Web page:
Most horses begin “spring training” with a visit from their veterinarian. These trips generally involve spring vaccinations, dental exams and the completion of a Coggins test and a health certificate. The vet will also give the horse a thorough once over, evaluating the horse's general body condition and health, as well as soundness.
Many horses that have had reduced workloads over the winter months will need a gradual reintroduction to heavier work, which can be determined with the vet. Also discussed should be the administration of a fecal exam to check for worm loads, as well as a feeding plan, which is especially important if a horse is an easy keeper.
The vet will also administer spring vaccines, which should, for the most part, follow the American Association of Equine Practitioners core vaccination guidelines. These should include Eastern equine encephalomyelitis, Western equine encephalomyelitis and West Nile virus. Rhinopneumonitis, influenza, tetanus and rabies are also generally administered at the same time.
A Coggins test, which tests a horse's blood for equine infectious anemia (EIA), will also be administered if the horse will travel across state lines; many horse shows and other events require this test as well. EIA is carried by biting flies; there is no vaccine so the only way to control the virus is to determine carrier horses and isolate them from the general equine population.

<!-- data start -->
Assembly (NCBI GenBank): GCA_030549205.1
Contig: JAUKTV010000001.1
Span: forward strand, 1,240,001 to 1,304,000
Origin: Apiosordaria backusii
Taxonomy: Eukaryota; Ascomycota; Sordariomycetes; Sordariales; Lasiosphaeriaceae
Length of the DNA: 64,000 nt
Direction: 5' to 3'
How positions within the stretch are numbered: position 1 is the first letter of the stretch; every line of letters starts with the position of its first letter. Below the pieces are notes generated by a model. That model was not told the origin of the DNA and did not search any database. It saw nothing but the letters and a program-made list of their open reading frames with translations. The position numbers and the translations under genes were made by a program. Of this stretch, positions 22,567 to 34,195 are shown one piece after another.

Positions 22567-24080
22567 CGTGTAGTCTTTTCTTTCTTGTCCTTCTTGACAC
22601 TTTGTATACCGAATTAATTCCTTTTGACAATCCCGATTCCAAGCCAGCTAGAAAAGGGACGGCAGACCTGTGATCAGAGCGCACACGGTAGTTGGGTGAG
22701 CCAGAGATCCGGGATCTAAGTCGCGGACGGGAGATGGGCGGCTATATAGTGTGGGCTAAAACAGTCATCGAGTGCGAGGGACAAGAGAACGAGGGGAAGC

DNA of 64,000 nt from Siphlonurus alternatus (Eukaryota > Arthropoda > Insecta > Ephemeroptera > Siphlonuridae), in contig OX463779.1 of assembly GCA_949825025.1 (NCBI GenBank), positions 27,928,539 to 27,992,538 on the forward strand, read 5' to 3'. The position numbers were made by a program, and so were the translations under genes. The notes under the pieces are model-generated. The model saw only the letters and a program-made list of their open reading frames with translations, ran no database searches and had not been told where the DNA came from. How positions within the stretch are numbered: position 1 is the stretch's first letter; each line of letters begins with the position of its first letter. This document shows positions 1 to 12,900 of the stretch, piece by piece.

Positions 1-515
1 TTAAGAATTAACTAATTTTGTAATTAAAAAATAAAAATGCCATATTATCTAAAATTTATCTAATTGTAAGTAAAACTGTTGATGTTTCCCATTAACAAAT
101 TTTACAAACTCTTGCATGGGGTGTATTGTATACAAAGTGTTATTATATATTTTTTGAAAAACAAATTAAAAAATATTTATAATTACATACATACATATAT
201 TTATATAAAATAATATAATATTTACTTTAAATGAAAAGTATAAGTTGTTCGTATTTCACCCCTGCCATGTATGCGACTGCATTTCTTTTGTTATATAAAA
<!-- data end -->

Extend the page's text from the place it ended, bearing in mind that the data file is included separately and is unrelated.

Warming temperatures also mean an increased risk of internal parasites. A fecal sample should be taken to determine the worm load the horse is carrying, if any, after the winter. An additional fecal sample will be taken 12 to 16 weeks after deworming (if applicable) to determine if the horse a “high shedder” or a “low shedder” of parasite eggs.
A horse's teeth should also be checked to ensure that there are no sharp points or other areas of discomfort that prevent the horse from chewing properly and obtaining all of the nutrients from his feed. The flush of spring grass can lead to colic, so gradually increasing time on green grass is advised.
Target mosquito breeding sites early, eliminating standing water and ensuring that gutters drain well. Using mosquito dunks in ponds and water tanks can also help control mosquito populations. Parasitic wasps can be employed to eat fly larvae, which will reduce the numbers of flies on the farm, making all equines more comfortable.
Read more at Horse Illustrated.
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